a. Identifying a broad range of questions that interrogate the various ways in which employers can contribute to social equality.
b. Weighting responses based on the evidence that some areas have more impact on social equality relative to others. For example, there is substantial evidence that providing work experience placements for young people is more impactful than general outreach; and that some approaches to recruitment lead to more equal outcomes compared to others.
c. Weighting whole sections of the marking scheme based on where maximum impact can be delivered. Within each section, every organisation is then categorised within a decile, so that modest differences in scoring do not then significantly affect the overall ranking.
d. Recognising that not all organisations will score marks for each question. For example, they may not have formal graduate recruitment programmes because of their size. Therefore, organisations are ranked based on the percentage of available marks they have achieved.
Please note that data is presented in the report as a percentage of the overall submissions, unless otherwise stated, and therefore where percentages have fallen between 2020 and 2019, this is amongst a smaller number of entrants (119 in 2020 vs 125 in 2019). The employers included in the 2020 Index employ 973,735 people.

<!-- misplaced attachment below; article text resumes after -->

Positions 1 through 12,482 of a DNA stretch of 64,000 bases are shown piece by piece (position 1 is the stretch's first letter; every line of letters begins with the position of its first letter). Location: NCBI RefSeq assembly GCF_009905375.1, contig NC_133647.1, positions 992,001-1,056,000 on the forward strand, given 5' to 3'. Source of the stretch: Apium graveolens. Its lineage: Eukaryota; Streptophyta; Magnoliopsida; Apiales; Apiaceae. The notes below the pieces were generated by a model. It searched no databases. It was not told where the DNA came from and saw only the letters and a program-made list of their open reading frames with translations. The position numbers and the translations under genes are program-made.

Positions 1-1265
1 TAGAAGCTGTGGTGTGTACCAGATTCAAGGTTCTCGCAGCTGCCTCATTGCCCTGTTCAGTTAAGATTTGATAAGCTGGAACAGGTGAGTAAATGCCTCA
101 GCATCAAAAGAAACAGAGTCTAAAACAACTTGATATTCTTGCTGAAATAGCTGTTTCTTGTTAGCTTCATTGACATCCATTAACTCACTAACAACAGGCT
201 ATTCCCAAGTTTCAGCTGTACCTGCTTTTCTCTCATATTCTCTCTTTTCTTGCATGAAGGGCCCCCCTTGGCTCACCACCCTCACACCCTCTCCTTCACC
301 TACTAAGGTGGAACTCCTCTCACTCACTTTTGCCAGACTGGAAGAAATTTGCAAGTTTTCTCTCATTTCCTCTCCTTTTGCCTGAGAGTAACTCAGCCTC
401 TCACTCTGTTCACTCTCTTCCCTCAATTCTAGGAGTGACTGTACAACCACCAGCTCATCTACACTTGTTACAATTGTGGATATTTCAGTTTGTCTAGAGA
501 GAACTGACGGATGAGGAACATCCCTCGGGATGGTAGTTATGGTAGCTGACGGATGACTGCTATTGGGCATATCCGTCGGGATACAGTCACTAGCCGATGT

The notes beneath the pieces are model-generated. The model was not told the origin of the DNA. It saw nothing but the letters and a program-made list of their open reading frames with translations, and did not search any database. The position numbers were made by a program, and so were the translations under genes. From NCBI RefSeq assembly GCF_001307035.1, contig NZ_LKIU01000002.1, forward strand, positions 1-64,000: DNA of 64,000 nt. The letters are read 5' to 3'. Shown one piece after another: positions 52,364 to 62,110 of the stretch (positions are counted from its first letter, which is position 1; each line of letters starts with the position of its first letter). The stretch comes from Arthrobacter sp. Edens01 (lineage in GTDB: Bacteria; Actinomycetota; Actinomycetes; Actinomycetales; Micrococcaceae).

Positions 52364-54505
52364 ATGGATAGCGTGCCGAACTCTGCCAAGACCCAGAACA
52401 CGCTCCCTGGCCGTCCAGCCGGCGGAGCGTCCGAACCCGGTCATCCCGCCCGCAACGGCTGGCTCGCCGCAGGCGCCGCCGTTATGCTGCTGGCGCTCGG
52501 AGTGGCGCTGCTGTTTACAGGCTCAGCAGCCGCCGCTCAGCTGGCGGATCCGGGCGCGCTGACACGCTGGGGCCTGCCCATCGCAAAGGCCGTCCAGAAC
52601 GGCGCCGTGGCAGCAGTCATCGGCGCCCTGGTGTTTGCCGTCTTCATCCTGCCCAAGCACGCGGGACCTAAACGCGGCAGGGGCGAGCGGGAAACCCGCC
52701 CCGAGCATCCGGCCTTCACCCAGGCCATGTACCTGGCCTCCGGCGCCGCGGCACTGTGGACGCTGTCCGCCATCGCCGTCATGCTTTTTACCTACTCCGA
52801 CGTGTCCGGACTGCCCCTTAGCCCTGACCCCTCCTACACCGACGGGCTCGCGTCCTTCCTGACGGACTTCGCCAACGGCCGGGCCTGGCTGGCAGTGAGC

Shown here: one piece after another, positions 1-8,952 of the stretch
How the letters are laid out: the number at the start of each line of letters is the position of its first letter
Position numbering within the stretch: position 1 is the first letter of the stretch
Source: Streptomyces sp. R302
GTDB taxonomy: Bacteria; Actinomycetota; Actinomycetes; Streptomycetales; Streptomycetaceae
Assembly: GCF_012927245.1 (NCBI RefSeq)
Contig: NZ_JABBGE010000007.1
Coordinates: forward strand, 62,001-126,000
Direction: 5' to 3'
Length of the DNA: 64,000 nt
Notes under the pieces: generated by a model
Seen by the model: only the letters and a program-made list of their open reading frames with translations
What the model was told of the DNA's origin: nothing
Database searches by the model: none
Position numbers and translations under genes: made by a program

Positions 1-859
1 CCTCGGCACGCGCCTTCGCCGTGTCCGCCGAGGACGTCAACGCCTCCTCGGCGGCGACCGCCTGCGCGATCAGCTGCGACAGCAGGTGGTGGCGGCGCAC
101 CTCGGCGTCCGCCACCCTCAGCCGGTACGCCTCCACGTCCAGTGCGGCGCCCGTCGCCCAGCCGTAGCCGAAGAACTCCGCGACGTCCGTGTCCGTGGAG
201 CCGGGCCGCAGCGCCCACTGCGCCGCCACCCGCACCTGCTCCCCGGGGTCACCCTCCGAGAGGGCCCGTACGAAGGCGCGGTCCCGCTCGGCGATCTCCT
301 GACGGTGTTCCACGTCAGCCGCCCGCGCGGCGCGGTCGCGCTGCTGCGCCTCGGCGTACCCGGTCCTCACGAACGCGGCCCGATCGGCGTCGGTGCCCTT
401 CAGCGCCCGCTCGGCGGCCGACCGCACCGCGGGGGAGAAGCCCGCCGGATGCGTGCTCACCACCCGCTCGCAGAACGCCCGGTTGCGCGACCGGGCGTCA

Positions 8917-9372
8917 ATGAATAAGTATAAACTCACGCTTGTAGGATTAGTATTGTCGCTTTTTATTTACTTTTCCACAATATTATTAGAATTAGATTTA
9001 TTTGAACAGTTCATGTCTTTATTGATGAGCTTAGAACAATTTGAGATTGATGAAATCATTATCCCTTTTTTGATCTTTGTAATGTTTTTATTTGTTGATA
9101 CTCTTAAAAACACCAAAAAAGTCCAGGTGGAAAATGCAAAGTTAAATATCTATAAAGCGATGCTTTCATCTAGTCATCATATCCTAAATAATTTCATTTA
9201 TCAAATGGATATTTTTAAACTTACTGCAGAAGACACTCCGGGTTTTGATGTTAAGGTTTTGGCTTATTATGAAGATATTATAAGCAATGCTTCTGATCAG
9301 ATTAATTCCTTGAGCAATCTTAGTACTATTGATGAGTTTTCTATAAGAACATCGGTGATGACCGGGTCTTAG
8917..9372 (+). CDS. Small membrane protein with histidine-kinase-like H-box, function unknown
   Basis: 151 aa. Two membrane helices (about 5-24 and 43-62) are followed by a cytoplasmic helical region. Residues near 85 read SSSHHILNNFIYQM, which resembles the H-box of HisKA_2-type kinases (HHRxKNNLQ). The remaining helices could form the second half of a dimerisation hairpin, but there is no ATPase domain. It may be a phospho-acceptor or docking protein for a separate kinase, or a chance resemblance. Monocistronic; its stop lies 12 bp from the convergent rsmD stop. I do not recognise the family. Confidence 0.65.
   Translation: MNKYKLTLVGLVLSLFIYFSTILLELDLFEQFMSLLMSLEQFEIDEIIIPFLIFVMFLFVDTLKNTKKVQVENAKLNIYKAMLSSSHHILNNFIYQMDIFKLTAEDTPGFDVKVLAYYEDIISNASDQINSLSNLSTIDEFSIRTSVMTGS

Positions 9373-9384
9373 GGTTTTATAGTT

For further information about the Index, please visit http://www.socialmobility.org.uk/index/
About the Social Mobility Foundation
The Social Mobility Foundation (SMF) is a charity that aims to make practical improvements in social mobility for young people from low-income backgrounds both through programme work and through its advocacy and campaigning arm, the Department for Opportunities (DO).
It runs free of charge programmes of mentoring, internships, university application support (including trips to universities and help with personal statements, aptitude tests and interviews) and career and skills workshops to support young people through their sixth-form and university years.
Currently taking on a new cohort of over 2000 young people every year, the SMF has offices in Birmingham, Cardiff, Glasgow, Liverpool, London, Manchester and Newcastle and runs programmes for young people from the Isle of Wight to the Western Isles of Scotland across 11 career sectors (Accountancy, Architecture, Banking & Finance, Biology & Chemistry, Business, Engineering & Physics, Law, Media & Communications, Medicine, Politics, and Digital).